Deftly handled? Not really. Ham-fisted? You betcha. But that stuff is in there, quality assessment notwithstanding.
    > And speaking of not very good, last interview I saw, Miller was still
    > threatening to "do" Chandler. He's already probably going to destroy
    > everything that was great and fun about THE SPIRIT (a feeling shared
    > by, among others, Art "Maus" Spiegelman, a guy who probably knows more
    > about comics than most of us); the fact some idiot in Hollywood thinks
    > Miller's qualified to do Chandler is astounding -- and shows how
    > alliterate the decision-making bag men of the industry are. Knowing
    > who Chandler is isn't the same as having actually read him.

    Right now, Comics are F.O.T.M. in Hollywood. Doesn't help that Miller had the help of two visual directors who thought enough about his simple stories to at least get the visuals right. One thing movies do very well is spectacle. 300 was that, in spades. Same with Sin City. And spectacle done well will cause a great many people to overlook simplistic writing.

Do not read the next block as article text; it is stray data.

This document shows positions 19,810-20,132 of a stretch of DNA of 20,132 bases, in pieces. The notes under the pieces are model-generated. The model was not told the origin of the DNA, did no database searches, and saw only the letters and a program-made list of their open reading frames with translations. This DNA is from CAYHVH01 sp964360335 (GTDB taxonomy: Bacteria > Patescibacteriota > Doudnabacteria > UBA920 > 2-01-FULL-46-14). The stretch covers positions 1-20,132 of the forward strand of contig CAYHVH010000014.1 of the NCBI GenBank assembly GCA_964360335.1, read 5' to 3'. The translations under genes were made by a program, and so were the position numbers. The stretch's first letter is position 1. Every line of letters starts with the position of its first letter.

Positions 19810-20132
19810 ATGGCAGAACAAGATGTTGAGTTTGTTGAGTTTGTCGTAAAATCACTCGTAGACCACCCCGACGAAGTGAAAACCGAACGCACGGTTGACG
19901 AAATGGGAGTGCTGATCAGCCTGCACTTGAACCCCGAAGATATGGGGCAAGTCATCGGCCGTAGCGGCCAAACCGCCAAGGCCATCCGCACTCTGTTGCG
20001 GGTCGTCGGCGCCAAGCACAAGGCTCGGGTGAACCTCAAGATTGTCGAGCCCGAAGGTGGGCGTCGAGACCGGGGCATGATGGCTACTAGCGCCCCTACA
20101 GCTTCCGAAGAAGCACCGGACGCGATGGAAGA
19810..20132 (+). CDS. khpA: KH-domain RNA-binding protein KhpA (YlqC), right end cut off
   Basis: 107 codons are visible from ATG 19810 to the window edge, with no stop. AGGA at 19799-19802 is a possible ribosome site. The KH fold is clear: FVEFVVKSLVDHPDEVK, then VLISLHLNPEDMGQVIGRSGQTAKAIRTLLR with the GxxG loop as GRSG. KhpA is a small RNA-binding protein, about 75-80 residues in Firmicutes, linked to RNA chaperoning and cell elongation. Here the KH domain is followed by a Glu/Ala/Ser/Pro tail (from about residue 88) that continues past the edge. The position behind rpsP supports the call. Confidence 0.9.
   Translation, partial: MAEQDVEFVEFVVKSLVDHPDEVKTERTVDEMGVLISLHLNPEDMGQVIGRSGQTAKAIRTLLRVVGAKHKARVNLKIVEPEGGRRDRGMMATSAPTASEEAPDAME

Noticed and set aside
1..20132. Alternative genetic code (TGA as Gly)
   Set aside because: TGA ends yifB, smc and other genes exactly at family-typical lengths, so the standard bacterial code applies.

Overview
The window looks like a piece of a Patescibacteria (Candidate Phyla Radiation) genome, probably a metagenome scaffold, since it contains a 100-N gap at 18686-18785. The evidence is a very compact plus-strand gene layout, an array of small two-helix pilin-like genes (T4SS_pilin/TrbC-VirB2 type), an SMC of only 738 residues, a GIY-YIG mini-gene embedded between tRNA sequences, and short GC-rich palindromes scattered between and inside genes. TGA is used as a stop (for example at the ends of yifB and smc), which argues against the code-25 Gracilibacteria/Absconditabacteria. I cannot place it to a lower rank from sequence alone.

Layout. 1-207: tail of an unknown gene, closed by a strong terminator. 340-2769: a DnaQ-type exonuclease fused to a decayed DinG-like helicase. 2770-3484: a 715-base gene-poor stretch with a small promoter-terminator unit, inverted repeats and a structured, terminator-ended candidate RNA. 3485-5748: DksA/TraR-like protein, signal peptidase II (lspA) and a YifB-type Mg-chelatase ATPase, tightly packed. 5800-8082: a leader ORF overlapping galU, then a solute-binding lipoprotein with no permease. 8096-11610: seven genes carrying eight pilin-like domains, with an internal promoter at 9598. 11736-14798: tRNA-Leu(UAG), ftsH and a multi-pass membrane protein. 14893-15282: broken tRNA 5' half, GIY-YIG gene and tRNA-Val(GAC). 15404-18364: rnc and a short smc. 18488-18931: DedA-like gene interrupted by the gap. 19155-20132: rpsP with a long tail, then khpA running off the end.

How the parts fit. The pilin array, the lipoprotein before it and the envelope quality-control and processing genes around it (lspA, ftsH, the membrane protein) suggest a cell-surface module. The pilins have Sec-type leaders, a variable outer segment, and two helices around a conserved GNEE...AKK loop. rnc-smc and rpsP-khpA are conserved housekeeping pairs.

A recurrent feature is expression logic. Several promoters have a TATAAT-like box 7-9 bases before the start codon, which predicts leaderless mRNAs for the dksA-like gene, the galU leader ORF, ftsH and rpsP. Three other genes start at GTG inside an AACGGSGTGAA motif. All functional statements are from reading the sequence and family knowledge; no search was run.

But, and let me stress this, Miller is broken. He can't be fixed. Enough people have called him a genius now, and no one will dare to edit him or tell him when he's overdone it, and that's the worst thing that can happen to a writer. Anything he writes now is going to bark.

    > They want a "comic book guy" to do Marlowe, they could go with Ed
    > Brubaker and/or Michael Lark, the two comic book guys whose work
    > probably comes closest. Or Greg Rucka, David Lapham or Max Allan
    > Collins, all very fine crime writers. Or even Dennis O'Neil who, for
    > years, edited and often wrote "Batman" and several Chandleresque-type
    > back-up features (he also did the recent Dark knight novelization tie-
    > in). All have shown more "feel" for Chandler than anything in Miller's
    > over-hyped and over-rated canon. Drawing guys in trenchcoats and
    > fedoras does not make you an expert on Chandler. And using lots of